As a recipient of a 2014 Yahoo Faculty Research and Engagement Program (FREP) award, Computer Science Professor Christos Faloutsos will lead an effort to spot fraudsters who buy followers, pay others to post content, and otherwise manipulate trending topics and user popularity on the Tumblr microblogging site.
FREP supports Internet research studies and experiments between academics and their counterparts at Yahoo. In their FREP project, Faloutsos and Alex Beutel, a Ph.D. student in the Computer Science Department, will collaborate with Alejandro Jaimes, director of research at Yahoo, who leads teams in Barcelona, Bangalore and New York City.
Faloutsos said the team hopes to show that it can spot fraudster behavior using a set of algorithms developed by Beutel. These algorithms are excellent in spotting lock-step behavior of the kind exhibited by Tumblr fraudsters, who usually have lots of fake accounts that all like the same posts, follow the same customers and use similar IP addresses, often within the same day.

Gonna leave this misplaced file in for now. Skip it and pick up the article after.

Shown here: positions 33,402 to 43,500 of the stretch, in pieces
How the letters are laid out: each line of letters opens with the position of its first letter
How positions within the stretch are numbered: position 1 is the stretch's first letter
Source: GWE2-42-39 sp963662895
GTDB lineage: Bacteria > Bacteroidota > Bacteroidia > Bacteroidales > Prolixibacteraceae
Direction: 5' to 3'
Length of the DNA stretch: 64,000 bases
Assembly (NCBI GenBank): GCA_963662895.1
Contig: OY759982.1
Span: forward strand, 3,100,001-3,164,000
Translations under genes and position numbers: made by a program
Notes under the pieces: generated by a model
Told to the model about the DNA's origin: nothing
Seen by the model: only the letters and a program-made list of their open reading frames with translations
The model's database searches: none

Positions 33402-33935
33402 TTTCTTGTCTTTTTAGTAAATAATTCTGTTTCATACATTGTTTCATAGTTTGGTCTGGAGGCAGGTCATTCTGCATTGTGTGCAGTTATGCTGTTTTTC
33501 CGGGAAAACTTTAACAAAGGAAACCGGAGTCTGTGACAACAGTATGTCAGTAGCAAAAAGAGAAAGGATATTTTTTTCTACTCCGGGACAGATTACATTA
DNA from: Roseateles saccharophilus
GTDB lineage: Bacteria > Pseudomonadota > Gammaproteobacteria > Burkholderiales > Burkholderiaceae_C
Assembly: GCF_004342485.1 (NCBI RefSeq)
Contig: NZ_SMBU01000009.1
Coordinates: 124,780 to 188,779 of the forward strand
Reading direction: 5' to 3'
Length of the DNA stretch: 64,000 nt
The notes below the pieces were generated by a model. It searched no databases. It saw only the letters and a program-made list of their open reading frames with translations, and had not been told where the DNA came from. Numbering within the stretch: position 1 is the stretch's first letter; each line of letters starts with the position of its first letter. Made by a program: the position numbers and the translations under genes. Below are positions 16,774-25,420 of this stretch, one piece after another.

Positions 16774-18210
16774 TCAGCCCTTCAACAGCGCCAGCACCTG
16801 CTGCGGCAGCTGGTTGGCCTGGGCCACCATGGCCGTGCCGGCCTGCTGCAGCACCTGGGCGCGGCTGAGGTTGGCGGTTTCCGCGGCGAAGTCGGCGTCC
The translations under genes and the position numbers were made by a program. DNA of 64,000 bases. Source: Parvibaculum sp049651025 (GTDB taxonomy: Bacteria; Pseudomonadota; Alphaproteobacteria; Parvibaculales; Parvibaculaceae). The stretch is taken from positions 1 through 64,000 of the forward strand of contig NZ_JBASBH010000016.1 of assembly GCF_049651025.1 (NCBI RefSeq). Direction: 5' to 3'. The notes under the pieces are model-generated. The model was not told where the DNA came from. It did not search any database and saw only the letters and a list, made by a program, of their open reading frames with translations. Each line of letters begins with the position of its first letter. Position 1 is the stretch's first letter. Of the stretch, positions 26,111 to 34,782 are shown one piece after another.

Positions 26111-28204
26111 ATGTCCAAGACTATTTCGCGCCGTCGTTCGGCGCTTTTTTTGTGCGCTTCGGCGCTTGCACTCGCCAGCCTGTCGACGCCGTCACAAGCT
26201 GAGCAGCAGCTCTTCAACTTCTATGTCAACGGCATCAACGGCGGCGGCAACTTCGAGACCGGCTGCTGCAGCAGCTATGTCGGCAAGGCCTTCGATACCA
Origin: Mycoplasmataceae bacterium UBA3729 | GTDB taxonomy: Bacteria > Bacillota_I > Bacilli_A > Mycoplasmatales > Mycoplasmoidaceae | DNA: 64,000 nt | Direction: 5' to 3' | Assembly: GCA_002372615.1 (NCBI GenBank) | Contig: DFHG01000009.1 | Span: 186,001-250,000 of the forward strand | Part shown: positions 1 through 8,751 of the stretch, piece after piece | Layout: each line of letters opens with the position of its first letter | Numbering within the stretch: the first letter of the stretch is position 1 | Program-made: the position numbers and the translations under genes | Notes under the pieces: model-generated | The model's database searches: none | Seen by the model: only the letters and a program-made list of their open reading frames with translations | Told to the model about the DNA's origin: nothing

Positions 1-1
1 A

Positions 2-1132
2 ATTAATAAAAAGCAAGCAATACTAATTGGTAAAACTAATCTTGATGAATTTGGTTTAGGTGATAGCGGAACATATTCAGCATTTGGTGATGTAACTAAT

“We are looking forward to collaborating with our Yahoo colleagues,” Faloutsos said, “and we expect to be surprised from what we will discover within the real data.”
Among the 2014 FREP recipients are two Machine Learning Department Ph.D. alumni — Jure Leskovec, now an assistant professor of computer science at Stanford University; and Polo Chau, now an assistant professor of computing at Georgia Tech. Both were advised by Faloutsos.
Byron Spice | 412-268-9068 | bspice [atsymbol] cs.cmu.edu